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Old Jun 30, 2013, 08:32 PM   #56
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It's only good for a few specific apps tho right?
I've only used it with the FCPX suite, but according to Wikipedia it works for any app exposed via the command line.

It's not meant for things like scientific apps, but plenty of third party apps fill that role on the Mac.

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That's why I said such a cluster (of any considerable size) doesn't make any sense - like, at all.
That's a bit of an over-exageration.

It would make a lot of sense for clusters that use GPGPUs, which is almost most popular these days than CPU based clusters. GPUs work great for clustered rendering. H.264 encoding...

Actually, what sort of tasks would these machines be BAD at? Clustered compiling is about all I can think of, but support for that got dropped long ago on the Mac anyway...
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Old Jun 30, 2013, 08:53 PM   #57
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I've only used it with the FCPX suite, but according to Wikipedia it works for any app exposed via the command line.

It's not meant for things like scientific apps, but plenty of third party apps fill that role on the Mac.
Oh cool.


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That's a bit of an over-exageration.

It would make a lot of sense for clusters that use GPGPUs, which is almost most popular these days than CPU based clusters. GPUs work great for clustered rendering. H.264 encoding...

Actually, what sort of tasks would these machines be BAD at? Clustered compiling is about all I can think of, but support for that got dropped long ago on the Mac anyway...
Naw, no exaggeration. If you're going to do GPU computing you can do double the performance at nearly half the price on a non-mac system - if I guess the MP6,1 price right. So no, it's not an exaggeration to say the MP6,1 won't make a good GPU cluster node. Additionally other systems can accommodate 4 or more NVidia cards which have CUDA as well as OpenCL. This of course isn't even mentioning that other systems can select any grade of card for such GPU computing - so that the node systems can be tuned to the best price performance.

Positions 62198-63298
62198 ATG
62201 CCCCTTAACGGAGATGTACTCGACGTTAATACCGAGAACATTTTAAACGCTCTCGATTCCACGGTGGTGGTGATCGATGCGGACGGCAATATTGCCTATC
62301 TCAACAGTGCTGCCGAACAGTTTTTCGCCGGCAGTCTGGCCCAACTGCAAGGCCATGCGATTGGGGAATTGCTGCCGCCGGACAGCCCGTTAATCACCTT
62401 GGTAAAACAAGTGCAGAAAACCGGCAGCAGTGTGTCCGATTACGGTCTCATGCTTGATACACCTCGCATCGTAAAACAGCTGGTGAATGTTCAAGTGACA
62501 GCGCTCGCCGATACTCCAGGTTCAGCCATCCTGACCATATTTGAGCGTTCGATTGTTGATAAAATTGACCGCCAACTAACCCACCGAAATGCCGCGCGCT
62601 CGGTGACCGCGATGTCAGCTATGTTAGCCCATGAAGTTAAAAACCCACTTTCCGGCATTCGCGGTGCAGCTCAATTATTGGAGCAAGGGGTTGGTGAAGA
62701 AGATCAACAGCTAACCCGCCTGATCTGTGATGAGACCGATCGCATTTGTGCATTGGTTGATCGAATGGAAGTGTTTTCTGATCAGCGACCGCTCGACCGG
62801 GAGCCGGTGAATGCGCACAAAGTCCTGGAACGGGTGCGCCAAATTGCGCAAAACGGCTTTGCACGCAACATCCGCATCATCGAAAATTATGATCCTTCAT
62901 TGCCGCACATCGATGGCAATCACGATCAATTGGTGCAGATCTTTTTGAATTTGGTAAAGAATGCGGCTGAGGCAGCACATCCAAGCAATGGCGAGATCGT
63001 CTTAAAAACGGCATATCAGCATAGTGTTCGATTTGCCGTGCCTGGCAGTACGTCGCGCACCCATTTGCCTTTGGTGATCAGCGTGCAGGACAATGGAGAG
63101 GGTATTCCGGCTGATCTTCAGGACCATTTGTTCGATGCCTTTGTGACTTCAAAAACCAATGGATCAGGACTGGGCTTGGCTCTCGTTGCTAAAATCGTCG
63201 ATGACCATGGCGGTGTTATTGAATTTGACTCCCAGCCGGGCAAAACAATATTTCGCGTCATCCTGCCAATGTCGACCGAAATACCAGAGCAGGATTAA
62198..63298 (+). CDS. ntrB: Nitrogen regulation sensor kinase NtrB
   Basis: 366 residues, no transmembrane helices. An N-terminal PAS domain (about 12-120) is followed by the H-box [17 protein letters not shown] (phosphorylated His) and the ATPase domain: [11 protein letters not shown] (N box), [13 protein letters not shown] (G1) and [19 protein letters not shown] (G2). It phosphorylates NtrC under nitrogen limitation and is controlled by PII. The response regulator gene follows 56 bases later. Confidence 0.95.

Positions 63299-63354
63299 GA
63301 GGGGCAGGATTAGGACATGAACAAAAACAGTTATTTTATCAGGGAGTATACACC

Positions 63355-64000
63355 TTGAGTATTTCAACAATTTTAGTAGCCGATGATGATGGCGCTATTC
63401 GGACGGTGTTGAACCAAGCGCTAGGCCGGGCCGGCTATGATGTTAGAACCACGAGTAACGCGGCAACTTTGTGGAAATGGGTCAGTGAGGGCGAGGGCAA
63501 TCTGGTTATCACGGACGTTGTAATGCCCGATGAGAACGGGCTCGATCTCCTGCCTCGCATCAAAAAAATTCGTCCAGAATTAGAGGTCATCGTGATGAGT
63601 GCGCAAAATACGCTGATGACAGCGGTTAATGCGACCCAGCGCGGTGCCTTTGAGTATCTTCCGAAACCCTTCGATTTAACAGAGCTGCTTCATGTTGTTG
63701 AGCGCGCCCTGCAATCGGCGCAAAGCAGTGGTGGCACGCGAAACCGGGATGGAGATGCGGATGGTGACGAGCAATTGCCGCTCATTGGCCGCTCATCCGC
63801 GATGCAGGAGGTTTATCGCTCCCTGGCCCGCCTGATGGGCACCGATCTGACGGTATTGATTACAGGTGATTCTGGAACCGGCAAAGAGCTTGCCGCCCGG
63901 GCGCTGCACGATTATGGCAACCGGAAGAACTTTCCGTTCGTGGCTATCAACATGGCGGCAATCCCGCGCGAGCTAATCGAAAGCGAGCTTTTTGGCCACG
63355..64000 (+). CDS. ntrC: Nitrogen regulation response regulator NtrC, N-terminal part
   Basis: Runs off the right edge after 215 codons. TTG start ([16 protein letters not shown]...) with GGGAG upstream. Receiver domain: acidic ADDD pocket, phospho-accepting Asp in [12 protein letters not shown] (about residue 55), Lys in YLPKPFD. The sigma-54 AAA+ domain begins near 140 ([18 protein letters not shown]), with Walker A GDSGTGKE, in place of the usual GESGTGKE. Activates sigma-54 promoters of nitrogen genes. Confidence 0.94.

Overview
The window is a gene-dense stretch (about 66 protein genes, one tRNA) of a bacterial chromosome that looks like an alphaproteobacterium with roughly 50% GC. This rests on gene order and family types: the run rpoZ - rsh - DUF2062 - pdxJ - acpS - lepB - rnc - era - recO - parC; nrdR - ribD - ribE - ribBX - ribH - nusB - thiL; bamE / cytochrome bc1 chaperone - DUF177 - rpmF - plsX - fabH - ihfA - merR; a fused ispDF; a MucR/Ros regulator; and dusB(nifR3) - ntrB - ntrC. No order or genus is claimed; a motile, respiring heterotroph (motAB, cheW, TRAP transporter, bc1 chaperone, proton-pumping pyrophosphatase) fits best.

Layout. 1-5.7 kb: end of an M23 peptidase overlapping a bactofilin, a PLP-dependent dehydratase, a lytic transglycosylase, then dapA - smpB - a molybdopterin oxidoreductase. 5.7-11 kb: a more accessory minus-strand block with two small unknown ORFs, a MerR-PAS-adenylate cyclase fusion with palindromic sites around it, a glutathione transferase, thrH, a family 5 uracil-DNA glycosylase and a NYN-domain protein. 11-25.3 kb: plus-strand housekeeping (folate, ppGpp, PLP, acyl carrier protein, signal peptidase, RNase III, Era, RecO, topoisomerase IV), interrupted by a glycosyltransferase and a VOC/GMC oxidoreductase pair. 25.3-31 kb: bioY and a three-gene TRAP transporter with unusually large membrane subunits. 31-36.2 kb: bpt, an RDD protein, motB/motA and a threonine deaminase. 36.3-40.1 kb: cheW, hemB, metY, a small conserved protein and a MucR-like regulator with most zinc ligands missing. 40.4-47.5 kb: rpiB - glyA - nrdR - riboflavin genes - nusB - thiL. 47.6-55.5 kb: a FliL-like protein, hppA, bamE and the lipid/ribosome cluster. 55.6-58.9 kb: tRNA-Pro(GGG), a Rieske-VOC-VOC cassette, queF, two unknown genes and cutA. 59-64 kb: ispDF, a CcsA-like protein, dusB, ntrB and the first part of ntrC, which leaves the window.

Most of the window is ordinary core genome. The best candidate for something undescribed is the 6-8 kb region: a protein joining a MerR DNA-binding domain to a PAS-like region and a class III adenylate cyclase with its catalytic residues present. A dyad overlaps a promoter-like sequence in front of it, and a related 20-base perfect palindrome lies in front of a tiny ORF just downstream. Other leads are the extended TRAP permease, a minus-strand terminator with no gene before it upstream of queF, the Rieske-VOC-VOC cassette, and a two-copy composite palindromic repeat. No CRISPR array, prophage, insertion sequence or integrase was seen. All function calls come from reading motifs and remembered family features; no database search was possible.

Once again GPU render nodes do not need fast expensive CPUs in them making the MP6,1 an even worse choice! You might love this new Mac and I wouldn't blame you but be realistic concerning what it's good for.

And BTW, GPU rendering/computing is in it's infancy. Almost no applications can make use of it yet. This may change and is changing even as we speak but currently about 80 or 90 percent of all distributed rendering systems rely on CPU not GPU.

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Old Jun 30, 2013, 09:15 PM   #58
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Ya, I dunno. I'm kinda scratching my head on that Q. People are saying that the new 12-core Intel chip is going to cost $2k or more. And they are also saying that the GPUs will be somewhere between $3k and $500 each. So with no RAM, no PSU, no SSD, no TB2 controllers, and no Case, we're already well past the $3k mark.
Yeah. You know to me the design seems more oriented with the Xeon 1600s cpus. When I saw single chip 12 core, it occurred to me as being a move just to maintain parity in core count and cpu benchmarks with the current model. Look at past gpus. They've used Radeons before. They're sometimes more or less ram with a bit more markup. OSX requires some amount of separate driver development either way, and AMD makes up a fraction of their sales from Firepros in general. I suspect those cards are 7970s or something similar with larger framebuffers. A 7970 Mac edition is $600 retail. I could see such a card at over $1000 each. I do not think Apple is going to shoehorn in $3000 cards. I don't even think those are going to stay at $3000 much longer given that both NVidia and AMD often reduce pricing on longer cycles. If you work downward from the "up to" model it may not be as expensive as it looks. It would still be a higher cost with 2 gpus, but I suspect the equivalent of 2x 5770 at the lower end, however that works out from AMD. I have no idea what 3x TB2 controllers will cost.



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If Apple follows their current price|performance markup ratio and doesn't get any special Intel or AMD deals then these systems could very well start at around $5k for the base system. Specs are subject to change but the orator at WWDC did say that the MP6,1 "comes standard with dual workstation grade GPUs" so I'm guessing they don't currently intend to ship a single GPU configured model.
There are $5k+ workstations sold today, but I don't think the volume would be enough to keep a company the size of Apple interested in such a product line. Its fanboys have been calling for product cancellation for a long time, but really that happens with whatever line of rumors. It always amused me when people tried to call the demise of a line.

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I'm just hoping that they have assumed internal GPU/PSU/SSD/MotherBoard fabrication and are getting "special" deals from AMD and Intel - all to the affect of being able to deliver a base unit under $2.5K - or at least close to that mark. They certainly did streamline the assembly process - here's hoping they are extending that kind of streamlining to all aspects of production where costs can be cut lower.